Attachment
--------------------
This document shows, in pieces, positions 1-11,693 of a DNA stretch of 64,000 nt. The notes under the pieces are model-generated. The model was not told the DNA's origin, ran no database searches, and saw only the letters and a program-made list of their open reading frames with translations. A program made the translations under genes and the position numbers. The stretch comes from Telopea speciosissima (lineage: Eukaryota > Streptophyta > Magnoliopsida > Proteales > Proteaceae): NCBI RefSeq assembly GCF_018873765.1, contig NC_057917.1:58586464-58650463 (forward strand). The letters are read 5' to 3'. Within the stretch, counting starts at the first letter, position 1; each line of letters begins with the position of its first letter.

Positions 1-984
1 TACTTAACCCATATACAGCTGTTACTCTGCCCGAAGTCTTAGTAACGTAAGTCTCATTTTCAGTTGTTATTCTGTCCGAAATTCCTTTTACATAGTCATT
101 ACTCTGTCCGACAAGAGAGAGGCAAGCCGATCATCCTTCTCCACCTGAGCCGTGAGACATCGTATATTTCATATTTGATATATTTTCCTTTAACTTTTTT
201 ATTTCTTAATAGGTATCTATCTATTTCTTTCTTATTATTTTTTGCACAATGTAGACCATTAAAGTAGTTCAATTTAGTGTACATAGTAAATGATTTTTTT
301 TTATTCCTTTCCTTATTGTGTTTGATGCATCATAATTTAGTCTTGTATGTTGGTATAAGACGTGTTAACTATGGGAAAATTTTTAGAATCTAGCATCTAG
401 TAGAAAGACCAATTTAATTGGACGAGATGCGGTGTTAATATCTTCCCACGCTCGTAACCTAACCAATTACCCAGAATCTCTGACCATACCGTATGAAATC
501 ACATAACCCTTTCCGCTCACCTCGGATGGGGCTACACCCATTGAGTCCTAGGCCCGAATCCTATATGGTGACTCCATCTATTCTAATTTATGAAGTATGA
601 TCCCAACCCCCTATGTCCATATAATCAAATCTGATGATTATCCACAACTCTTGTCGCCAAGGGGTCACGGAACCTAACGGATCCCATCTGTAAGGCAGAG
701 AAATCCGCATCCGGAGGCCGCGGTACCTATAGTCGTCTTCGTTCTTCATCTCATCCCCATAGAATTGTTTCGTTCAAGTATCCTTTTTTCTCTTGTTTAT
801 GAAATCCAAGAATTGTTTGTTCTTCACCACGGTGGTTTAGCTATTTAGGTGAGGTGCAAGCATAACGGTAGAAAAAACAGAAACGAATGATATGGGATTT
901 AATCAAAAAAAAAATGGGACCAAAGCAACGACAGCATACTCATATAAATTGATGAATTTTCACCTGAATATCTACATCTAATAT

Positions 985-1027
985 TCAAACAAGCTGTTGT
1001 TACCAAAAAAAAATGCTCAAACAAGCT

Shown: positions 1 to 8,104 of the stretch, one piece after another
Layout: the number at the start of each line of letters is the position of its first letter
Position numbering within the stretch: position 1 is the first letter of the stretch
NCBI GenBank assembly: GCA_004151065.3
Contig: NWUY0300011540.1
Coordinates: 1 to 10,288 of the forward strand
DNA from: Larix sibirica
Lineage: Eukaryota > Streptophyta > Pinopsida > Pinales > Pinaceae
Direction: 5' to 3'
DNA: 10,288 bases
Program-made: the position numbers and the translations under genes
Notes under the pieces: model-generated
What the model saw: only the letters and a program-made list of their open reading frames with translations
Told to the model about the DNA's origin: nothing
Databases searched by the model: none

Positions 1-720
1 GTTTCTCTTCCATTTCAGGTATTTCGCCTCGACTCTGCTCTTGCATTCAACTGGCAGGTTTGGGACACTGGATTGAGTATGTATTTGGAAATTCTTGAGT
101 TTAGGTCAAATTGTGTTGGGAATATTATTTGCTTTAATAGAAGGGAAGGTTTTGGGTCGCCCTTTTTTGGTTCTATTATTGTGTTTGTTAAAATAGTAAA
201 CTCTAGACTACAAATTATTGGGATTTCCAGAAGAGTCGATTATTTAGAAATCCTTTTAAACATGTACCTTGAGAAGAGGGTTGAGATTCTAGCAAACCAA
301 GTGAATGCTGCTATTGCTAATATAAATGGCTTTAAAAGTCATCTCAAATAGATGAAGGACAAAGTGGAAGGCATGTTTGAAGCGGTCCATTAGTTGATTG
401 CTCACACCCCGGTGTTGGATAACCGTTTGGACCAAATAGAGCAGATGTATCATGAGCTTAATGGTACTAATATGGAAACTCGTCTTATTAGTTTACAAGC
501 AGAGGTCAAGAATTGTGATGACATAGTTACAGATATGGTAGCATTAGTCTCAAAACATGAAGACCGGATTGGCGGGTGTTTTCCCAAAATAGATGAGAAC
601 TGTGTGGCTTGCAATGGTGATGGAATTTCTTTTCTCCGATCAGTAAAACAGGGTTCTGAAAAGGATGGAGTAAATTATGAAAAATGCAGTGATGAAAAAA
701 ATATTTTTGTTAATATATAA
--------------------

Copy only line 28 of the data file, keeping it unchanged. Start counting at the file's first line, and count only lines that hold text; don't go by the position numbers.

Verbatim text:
What the model saw: only the letters and a program-made list of their open reading frames with translations